Have you ever dreamt about owning your very own dinosaur? Do you want a pet that looks like it’s walked straight out a fantasy game? Then look no further than the Alligator Snapping Turtle.
A freshwater turtle native to America, these little dinosaurs are not for the faint hearted. Weighing in at 175lbs on average are the heaviest species of turtles in the world. Unfortunately however due to hunting for their meat and destruction of their habitats the is declining and though not considered endangered, they are classed as a vulnerable species.
Definitely not suitable for the novice reptile owner, below we have compiled a list of everything you will need to know about owning one of these practically prehistoric pets!
Male vs Female
As a rule, the easiest way to differentiate between male and female alligator snapping turtles is through size. A male alligator snapping turtle is typically much larger than a female – reaching up to 220lbs whereas a female only grows to 50lbs.
Another way to differentiate between the two is through the position of the cloaca in relation to their shell. A female will have a thinner tail with the cloaca positioned near the edge of their shell, whilst a male’s cloaca generally protrudes beyond the shell. The male alligator snapping turtle als has a thicker tail in order to protect their reproductive organs.
Despite the name, these turtles are not actually related to alligators. The name instead comes from their distinctive shell design which mimics the ridges that you see on alligators. This shell is probably the Alligator Snapping turtle’s most definable feature and can be either black, green or dark gray in color.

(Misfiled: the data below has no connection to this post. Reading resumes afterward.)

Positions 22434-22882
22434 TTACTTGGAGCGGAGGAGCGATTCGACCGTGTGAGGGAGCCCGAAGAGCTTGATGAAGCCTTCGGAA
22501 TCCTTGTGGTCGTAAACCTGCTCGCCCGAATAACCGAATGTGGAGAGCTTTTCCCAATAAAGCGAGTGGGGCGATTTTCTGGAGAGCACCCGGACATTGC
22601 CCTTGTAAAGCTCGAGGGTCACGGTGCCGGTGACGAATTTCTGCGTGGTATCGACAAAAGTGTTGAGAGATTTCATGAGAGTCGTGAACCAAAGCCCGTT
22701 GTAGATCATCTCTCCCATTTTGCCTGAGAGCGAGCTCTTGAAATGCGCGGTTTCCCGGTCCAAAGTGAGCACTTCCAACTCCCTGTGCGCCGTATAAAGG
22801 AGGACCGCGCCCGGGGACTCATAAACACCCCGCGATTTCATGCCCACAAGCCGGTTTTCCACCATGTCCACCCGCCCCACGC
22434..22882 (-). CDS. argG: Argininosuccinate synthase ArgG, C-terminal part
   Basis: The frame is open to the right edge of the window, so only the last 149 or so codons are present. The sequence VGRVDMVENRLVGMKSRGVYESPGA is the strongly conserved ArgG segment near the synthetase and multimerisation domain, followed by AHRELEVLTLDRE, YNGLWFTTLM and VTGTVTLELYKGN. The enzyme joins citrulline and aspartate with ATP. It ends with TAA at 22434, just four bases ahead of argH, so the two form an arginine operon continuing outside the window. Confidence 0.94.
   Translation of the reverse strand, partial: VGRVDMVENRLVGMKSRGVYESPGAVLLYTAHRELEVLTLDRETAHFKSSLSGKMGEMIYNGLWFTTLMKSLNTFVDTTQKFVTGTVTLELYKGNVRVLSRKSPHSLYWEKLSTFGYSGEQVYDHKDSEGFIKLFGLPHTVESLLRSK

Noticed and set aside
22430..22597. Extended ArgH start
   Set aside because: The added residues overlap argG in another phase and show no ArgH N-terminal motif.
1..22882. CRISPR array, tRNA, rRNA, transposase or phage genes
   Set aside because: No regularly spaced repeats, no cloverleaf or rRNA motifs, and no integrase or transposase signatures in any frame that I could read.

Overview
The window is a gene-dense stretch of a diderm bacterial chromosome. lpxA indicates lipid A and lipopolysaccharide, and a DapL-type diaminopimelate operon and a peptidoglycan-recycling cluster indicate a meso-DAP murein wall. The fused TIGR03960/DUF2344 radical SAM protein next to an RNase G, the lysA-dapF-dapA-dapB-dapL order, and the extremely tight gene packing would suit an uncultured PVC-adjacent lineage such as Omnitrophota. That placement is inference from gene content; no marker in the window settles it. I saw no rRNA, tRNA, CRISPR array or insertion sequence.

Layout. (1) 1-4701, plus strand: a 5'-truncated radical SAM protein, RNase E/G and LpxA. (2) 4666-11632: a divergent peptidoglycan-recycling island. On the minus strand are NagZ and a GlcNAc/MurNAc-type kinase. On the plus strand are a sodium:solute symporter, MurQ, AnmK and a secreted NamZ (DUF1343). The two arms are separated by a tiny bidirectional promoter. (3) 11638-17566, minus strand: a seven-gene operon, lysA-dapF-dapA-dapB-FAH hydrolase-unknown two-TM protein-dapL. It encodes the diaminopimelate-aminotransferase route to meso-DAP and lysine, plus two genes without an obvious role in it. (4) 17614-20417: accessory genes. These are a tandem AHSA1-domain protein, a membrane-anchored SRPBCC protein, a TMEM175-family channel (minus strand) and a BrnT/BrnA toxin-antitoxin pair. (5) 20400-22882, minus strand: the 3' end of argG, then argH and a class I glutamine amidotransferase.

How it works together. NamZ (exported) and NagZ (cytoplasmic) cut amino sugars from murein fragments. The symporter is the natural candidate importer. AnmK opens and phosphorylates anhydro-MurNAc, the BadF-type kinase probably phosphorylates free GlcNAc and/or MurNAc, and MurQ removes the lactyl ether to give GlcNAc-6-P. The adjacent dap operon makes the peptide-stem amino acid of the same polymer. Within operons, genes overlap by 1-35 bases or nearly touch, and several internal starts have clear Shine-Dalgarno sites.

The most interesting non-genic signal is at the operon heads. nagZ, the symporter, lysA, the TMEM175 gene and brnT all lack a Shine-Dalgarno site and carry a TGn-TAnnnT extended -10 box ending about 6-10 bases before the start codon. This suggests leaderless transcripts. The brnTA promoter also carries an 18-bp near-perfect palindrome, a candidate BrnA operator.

Alligator Snapping Turtles are also identifiable from their large and intimidating head. The heads are heavy and impressive, featuring a strong mouth and a pointed tip, which is known as the beak. These powerful jaws are where the name snapping comes from as this is the turtles main source of attack.
As a Pet
If you are thinking of getting an Alligator snapping turtle as a pet you will first have to make sure that it is legal in your state to own one of these. In many states you will need a permit to buy, sell and own these turtles and some states simply ban them altogether.
These turtles are known to grow to mammoth sizes and as such they shouldn’t be in aquariums or terrariums and instead will need appropriately sized enclosures, outdoors if possible. A pond is an ideal habitat for these turtles
The typical lifespan of an Alligator Snapping Turtle in the wild is anywhere between 80 – 100 years though they have found proof of some living up to 200 years old! In captivity you can expect them to live for anywhere between 20 -70 years so this is definitely something potential owners will need to consider.
The Alligator Snapping Turtle has a few interesting adaptations. Unlike all other species of snapping turtle, their eyes are situated on the very sides of their head making their vision ideal for hunting prey from any angle.
On the tip of their tongue is a pink, worm-like lure which they use to trick and attract curious fish who end up swimming into close range the turtle’s powerful jaws.
They can also search for prey by tasting their chemicals in the water, this way even when the prey is hiding the turtles can still sense them nearby.
Alligator Snapping turtles don’t tend to form strong bonds with other turtles, not even with their own offspring, so they are known to mate with multiple partners throughout their lifetime.
Mating season tends to occur throughout the spring season with the hatchlings being born in Fall time.
A female Alligator Snapping turtle will be pregnant for around 2 months before laying 10-50 eggs in what is commonly known as a clutch. She will dig her nest
The incubation period can last anywhere between 80 – 150 days and the sex of the baby is dependent on temperature. This is used throughout all turtle species and for Alligator Snapping turtles, a warmer temperature will produce more males than females.
To be considered modern day dinosaurs it should come as no surprise that these turtles are big. Growing at about a rate of 1 to 2 inches per year, a male Alligator Snapping Turtle should reach an average length of 26 inches (though lengths of around 30 inches have been observed).